As many pickling cucumbers as fit comfortably in the jar (use a smaller variety of cuke, the fresher the better! Going to the store and buying shelf produce probably won’t give you the best pickle, because of freshness)

How to turn cucumbers into pickles

Measure salt and pour into bottom of jar. Add hot water, as little as possible, and stir until salt dissolves. Fill 55% of the jar with cold water. Add spices, garlic and dill to the salt water. Add your cucumbers (pack them in strategically, medium sized on the bottom, smaller ones on top). Add “toppers” so that the pickles are completely submerged. Cover jar with lid or cloth – but do not seal.

Allow cucumbers to ferment in a warm (above 50 degrees) environment. After 24 hours you have a half-sour pickle! Depending on how sour you want it, you can continue to ferment and keep checking daily. We ferment our full sour dills for one week. Once you are happy with the flavor, stick the jar with the lid tightened now, in the fridge. Refrigeration will stop the fermentation process, if you take them out of the fridge they’ll begin to ferment again.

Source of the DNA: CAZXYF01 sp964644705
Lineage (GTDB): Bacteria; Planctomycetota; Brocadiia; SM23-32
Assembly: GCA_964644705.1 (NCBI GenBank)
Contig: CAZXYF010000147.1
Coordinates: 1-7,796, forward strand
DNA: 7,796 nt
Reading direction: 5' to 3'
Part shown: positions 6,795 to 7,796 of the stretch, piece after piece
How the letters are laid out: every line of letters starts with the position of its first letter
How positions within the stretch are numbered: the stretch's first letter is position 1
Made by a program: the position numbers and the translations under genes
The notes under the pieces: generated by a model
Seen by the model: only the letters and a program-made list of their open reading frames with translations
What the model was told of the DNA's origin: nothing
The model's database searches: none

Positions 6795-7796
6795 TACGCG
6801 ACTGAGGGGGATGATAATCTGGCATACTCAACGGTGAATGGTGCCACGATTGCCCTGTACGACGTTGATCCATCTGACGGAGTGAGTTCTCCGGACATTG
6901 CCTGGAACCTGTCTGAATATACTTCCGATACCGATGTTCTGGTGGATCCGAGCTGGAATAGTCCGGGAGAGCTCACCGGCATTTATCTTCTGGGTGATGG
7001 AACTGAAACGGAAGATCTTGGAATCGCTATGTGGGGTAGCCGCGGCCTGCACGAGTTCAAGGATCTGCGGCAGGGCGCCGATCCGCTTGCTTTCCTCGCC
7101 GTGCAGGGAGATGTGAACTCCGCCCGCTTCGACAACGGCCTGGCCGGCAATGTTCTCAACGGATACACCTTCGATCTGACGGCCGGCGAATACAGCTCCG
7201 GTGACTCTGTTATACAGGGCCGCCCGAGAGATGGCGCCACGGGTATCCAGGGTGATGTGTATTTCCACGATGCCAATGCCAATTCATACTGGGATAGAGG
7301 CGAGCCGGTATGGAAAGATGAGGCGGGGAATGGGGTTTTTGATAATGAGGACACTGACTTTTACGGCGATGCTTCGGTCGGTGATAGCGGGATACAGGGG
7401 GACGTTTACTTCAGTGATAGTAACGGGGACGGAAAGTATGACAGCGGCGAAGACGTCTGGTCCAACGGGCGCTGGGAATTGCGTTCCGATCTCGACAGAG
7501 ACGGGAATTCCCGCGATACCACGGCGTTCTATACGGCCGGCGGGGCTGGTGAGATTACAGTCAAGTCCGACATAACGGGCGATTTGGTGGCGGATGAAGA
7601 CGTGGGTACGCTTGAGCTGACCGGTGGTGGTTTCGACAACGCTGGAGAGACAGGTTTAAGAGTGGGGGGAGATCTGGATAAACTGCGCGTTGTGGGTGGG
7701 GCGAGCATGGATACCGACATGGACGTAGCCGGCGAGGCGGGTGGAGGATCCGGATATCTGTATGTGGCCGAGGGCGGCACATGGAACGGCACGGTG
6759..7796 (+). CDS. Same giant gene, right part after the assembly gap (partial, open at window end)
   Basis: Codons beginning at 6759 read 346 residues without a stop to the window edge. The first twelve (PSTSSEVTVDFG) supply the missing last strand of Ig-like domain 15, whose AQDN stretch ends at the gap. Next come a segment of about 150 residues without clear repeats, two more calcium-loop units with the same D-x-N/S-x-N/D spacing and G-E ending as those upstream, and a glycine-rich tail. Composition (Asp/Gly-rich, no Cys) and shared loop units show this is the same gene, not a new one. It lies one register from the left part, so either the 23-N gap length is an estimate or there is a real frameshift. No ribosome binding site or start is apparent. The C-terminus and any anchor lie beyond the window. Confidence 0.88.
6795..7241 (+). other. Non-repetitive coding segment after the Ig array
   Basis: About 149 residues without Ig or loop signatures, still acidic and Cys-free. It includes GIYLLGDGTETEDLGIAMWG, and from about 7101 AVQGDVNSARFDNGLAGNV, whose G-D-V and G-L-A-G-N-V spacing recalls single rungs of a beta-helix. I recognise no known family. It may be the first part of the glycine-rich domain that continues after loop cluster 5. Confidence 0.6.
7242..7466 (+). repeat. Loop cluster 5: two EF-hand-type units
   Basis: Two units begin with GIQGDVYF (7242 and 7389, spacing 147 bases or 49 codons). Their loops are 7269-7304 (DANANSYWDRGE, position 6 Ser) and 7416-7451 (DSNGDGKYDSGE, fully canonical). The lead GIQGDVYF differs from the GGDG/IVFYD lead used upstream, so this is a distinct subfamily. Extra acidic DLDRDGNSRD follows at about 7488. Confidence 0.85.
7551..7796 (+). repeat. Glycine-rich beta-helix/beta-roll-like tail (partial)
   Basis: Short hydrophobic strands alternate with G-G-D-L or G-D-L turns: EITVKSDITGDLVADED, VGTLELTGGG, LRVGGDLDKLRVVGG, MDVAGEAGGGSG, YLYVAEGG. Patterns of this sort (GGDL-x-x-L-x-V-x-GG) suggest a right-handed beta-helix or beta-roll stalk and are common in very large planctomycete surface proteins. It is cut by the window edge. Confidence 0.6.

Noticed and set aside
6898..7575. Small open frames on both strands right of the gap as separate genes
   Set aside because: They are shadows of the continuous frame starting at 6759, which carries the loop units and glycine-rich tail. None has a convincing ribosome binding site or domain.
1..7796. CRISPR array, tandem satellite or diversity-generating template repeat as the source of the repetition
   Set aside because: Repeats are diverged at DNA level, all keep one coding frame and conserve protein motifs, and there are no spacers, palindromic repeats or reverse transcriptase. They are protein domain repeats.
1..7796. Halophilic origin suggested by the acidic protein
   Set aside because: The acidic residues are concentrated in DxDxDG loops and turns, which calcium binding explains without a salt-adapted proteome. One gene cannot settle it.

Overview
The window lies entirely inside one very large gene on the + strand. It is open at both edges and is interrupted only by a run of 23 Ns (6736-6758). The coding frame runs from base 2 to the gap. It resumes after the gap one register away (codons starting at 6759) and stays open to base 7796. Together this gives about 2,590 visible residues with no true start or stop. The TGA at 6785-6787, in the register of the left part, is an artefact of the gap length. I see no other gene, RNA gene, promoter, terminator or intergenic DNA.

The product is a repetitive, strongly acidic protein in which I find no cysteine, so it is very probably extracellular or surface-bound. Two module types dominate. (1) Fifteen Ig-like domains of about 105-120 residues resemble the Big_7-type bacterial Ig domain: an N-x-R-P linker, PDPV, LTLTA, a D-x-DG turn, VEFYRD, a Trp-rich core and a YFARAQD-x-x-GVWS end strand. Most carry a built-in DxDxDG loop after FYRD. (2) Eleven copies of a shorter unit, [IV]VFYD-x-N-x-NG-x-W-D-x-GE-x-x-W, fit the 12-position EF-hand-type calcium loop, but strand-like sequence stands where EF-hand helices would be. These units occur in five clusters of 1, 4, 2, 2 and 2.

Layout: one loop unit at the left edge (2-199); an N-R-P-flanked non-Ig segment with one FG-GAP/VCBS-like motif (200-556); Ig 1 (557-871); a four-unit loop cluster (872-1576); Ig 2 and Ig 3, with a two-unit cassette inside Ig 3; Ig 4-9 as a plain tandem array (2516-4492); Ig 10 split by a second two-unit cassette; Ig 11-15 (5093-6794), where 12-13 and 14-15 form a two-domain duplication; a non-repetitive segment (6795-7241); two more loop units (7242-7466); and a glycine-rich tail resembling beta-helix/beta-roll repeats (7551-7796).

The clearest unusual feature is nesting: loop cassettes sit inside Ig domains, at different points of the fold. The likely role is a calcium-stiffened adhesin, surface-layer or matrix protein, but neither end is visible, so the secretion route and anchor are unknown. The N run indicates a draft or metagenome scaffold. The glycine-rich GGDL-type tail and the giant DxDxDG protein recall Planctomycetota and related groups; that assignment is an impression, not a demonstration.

Keep in mind that you shouldn’t tighten the lid while fermenting as the pressure will build up and your container can explode!


The Jewish Daily Forward welcomes reader comments in order to promote thoughtful discussion on issues of importance to the Jewish community. In the interest of maintaining a civil forum, The Jewish Daily Forwardrequires that all commenters be appropriately respectful toward our writers, other commenters and the subjects of the articles. Vigorous debate and reasoned critique are welcome; name-calling and personal invective are not. While we generally do not seek to edit or actively moderate comments, our spam filter prevents most links and certain key words from being posted and The Jewish Daily Forward reserves the right to remove comments for any reason.





Find us on Facebook!
  • “Look, on the one hand, I understand him,” says Rivka Ben-Pazi, a niece of Elchanan Hameiri, the boy that Henk Zanoli saved. “He had a family tragedy.” But on the other hand, she said, “I think he was wrong.” What do you think?
  • How about a side of Hitler with your spaghetti?
  • Why "Be fruitful and multiply" isn't as simple as it seems:
  • William Schabas may be the least of Israel's problems.